Donald Trump alleges error in voting machines in Texas, officials disagree

Republican presidential nominee Donald Trump. (Photo: Reuters)
In his latest attempt to cast doubt on the election process, Republican US presidential candidate Donald Trump has raised suspicions about the voting machines in reliably Republican Texas despite producing no evidence of an actual problem.

"A lot of call-ins about vote flipping at the voting booths in Texas. People are not happy. BIG lines. What is going on?" Trump on Thursday said in a message to his followers on Twitter.

An email sent to his campaign to determine where the candidate got his information was not immediately returned.

Texas Secretary of State Carlos Cascos, a Republican, said on Facebook that there was no evidence of vote-flipping, a term generally used to describe a correctable technical glitch on older electronic voting machines. Cascos' spokeswoman said he was responding to speculation circulating on social media.

"Our office has received reports concerning rumours that some voting machines may be changing candidate selections when voters cast straight party ballots," Cascos said in his statement, which was posted a day before Trump sent his Twitter message. "We are actively monitoring the situation, and have yet to receive any verified reports of machines changing votes," the statement added.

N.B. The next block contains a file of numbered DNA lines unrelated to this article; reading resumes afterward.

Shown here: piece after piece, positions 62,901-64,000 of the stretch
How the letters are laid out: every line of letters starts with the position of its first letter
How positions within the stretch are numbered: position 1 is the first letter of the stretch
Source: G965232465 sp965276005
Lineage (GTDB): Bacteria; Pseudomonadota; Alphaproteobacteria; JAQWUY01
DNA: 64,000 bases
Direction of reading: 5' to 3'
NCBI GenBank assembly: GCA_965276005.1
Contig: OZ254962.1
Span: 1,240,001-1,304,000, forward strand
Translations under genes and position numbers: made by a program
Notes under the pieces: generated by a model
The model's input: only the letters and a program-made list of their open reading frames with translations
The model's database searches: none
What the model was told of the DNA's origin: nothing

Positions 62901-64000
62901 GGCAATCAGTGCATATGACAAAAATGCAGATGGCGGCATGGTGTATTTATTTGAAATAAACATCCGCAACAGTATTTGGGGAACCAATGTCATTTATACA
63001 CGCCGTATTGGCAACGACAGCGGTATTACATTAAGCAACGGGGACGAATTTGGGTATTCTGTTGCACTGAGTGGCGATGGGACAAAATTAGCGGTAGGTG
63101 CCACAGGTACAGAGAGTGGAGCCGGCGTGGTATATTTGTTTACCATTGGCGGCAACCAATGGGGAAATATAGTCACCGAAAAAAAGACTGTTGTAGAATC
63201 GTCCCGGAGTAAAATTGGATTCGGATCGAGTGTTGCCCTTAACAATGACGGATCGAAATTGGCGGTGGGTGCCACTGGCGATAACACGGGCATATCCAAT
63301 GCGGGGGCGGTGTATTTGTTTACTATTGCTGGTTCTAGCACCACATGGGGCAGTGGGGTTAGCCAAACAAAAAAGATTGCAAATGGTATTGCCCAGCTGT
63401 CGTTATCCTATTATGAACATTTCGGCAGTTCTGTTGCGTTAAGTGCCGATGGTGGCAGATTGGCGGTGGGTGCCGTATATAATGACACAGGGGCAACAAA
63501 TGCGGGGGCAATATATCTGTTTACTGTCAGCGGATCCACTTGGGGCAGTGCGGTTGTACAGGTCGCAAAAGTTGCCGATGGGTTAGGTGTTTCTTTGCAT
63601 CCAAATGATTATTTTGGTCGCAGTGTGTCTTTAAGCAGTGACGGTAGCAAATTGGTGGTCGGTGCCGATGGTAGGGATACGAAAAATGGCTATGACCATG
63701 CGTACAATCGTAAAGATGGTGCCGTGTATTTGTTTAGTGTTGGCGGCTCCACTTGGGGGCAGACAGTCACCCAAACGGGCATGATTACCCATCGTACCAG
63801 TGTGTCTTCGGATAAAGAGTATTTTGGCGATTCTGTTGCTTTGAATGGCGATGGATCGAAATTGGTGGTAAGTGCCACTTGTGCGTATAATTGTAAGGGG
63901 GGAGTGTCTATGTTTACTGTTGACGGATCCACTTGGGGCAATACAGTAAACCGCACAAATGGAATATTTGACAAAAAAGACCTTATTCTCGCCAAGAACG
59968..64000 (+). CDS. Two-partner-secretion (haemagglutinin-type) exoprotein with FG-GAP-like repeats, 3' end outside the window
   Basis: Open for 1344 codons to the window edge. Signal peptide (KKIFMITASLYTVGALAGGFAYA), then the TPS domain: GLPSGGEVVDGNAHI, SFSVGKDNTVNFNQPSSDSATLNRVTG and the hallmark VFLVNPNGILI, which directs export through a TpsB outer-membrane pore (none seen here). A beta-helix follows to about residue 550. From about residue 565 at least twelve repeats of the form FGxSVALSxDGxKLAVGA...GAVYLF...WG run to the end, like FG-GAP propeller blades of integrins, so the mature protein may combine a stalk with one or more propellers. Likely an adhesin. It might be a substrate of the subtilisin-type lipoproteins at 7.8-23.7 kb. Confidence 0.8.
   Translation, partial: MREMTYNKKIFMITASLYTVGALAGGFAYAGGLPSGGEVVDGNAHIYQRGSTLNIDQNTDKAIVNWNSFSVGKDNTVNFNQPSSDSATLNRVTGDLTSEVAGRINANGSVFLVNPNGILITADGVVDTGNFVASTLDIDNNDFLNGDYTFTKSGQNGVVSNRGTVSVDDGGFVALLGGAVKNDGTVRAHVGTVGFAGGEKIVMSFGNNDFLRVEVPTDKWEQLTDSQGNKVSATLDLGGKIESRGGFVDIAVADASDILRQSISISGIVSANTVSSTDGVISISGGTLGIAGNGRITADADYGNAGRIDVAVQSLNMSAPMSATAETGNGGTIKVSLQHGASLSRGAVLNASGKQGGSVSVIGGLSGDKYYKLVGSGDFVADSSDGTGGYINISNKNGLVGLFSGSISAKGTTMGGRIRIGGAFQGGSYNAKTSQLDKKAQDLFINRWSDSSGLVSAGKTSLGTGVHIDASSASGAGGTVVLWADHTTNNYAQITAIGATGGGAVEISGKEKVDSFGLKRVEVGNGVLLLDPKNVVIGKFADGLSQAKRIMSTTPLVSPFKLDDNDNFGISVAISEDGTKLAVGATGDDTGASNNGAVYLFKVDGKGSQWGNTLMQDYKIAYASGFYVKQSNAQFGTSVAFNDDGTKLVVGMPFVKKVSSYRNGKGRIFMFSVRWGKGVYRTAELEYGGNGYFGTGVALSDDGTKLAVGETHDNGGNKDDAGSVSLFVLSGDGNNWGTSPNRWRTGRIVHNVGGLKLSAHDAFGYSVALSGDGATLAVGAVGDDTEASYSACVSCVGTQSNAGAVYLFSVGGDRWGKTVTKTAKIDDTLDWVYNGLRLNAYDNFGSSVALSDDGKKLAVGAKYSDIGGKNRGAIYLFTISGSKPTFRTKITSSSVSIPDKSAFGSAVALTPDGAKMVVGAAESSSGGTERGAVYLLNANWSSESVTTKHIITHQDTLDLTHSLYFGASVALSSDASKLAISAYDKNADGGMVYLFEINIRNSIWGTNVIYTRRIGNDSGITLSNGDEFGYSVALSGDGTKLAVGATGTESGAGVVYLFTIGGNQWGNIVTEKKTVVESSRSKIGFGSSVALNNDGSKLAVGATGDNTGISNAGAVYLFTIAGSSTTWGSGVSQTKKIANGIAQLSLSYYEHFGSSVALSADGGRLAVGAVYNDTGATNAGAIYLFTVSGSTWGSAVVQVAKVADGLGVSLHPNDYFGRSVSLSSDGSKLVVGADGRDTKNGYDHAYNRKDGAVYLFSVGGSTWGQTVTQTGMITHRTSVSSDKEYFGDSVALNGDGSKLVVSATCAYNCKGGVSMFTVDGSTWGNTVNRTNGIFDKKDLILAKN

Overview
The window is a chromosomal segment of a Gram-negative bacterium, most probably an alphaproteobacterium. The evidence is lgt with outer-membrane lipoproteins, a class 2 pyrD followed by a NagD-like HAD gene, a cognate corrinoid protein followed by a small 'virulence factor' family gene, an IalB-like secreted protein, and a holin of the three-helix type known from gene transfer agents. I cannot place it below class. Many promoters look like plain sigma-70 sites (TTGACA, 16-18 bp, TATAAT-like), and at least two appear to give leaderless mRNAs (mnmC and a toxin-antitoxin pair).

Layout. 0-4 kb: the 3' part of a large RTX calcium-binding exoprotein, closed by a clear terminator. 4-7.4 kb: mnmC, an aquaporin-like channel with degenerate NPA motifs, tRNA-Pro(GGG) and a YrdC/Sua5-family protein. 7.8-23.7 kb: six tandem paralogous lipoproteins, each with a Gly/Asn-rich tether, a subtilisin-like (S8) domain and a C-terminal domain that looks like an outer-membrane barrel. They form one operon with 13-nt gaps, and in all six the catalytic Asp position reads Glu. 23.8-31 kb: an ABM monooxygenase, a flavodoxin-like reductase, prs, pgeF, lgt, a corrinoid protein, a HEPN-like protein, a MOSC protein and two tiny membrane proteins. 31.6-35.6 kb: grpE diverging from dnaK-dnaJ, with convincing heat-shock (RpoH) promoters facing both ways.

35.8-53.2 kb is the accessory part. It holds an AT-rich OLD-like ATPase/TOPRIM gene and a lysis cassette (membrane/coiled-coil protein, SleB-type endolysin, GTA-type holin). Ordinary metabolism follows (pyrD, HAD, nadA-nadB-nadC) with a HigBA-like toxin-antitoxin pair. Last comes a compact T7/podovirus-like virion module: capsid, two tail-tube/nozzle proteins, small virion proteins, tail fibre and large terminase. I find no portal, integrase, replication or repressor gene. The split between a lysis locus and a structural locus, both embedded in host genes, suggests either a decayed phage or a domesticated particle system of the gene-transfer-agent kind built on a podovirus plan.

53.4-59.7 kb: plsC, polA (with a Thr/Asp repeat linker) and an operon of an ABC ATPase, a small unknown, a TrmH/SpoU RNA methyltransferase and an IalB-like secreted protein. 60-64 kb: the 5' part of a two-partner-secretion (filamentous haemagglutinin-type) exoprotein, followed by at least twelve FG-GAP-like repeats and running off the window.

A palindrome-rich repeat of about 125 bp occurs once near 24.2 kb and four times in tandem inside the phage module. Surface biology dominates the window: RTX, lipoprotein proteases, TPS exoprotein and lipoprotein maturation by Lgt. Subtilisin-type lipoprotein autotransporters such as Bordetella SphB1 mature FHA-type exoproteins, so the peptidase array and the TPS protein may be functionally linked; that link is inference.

Cascos' spokeswoman added that the reports the office has received have not come from voters who personally experienced a problem. Local election officials have said the machines are not malfunctioning and some voters may be inadvertently making errors.

"The machines work exactly as intended. There was no vote-flipping," said Shannon Lackey, the elections administrator of Randall County, in the Texas Panhandle.

Vote-flipping generally describes a circumstance in which a voter claims an electronic voting machine -- usually of the touchscreen variety -- changed the selection from one candidate to another. Election officials say those claims usually are traced to user error.

When they do occur, it is typically during a process called straight-ticket voting that is used to select all candidates from one party. Voters might press the button next to a candidate a second time to affirm their choice, but instead wind up de-selecting the candidate.

If voters notice a wrong selection, they can correct it before submitting their ballot.


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